“I think it really is the biggest showcase of racial segregation in our school right now,” said senior Elena de Toledo of B-CC’s cafeteria. “I interviewed kids and they said that they were embarrassed to have to eat in there.” “There shouldn’t be a room [that fuels separation] in our school.”
Overcome with anger about the negative stigma of the cafeteria and the general apathy toward this issue in B-CC, de Toledo set out to find a solution.
She teamed up with the Minority Scholars Program and the Leadership class, and accumulated $2,000 in grants for the project before the start of the school year.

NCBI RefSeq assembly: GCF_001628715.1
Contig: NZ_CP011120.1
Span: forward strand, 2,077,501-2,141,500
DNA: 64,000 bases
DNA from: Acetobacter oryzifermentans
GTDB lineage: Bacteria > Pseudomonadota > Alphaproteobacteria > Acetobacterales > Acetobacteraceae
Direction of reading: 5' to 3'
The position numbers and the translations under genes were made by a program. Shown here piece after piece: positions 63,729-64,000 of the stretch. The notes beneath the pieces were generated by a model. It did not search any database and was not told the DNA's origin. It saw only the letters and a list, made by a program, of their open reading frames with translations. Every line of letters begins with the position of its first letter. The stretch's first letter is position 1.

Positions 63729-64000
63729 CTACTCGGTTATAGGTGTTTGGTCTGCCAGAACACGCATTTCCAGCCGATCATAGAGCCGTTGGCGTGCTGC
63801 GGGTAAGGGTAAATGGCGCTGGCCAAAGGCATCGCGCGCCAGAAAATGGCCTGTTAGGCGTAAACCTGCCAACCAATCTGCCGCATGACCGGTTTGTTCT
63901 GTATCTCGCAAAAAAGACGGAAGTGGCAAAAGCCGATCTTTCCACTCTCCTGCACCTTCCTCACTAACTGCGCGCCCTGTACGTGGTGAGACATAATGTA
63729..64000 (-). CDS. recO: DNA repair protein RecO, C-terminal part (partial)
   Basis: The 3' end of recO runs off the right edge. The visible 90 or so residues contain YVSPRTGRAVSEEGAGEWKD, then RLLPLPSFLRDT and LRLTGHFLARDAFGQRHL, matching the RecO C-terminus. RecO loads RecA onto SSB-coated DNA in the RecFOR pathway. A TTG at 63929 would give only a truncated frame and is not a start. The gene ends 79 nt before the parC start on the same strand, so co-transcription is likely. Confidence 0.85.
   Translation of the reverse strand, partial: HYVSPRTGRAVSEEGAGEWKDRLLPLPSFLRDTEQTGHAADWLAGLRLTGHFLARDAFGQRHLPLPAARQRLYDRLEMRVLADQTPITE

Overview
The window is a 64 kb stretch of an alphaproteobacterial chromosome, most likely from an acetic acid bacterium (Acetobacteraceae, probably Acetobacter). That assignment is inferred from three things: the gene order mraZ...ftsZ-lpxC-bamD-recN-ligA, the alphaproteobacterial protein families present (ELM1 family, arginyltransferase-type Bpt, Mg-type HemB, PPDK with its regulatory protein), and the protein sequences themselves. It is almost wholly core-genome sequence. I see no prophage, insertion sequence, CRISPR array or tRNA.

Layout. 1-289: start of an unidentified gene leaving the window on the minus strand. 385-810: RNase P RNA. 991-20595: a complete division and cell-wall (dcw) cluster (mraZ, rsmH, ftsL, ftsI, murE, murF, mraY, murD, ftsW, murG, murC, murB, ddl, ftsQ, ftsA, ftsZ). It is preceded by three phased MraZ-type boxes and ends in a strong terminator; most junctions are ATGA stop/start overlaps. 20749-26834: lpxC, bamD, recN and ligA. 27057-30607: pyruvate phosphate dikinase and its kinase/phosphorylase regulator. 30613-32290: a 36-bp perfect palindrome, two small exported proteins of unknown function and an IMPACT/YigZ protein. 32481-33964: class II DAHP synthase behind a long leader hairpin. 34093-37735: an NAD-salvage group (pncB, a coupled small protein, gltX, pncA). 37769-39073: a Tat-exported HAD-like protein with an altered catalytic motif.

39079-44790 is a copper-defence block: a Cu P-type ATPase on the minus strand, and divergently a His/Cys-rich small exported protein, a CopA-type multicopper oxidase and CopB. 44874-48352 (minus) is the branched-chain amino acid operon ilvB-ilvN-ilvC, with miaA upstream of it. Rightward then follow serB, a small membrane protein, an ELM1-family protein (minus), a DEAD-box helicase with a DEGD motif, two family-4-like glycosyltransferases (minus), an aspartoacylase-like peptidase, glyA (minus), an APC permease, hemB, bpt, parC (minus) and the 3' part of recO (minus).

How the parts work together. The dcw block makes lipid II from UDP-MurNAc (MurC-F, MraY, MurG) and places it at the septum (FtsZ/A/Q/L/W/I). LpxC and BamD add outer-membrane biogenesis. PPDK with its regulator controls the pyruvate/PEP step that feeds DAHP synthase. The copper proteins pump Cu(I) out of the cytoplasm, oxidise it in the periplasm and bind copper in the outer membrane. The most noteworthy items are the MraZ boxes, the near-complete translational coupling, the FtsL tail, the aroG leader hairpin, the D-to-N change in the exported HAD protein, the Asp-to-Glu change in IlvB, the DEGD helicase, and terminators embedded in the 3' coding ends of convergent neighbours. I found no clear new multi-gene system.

The team plans to bring new chairs and tables to the cafeteria and decorate it with materials that promote interaction, such as chalkboards. De Toledo envisions “a huge calendar that clubs can use to plan when they’re going to meet” and an “interactive wall garden, which students can work on together.”
“We want [the cafeteria] to be a place where students of all backgrounds can come together for meals,” said de Toledo.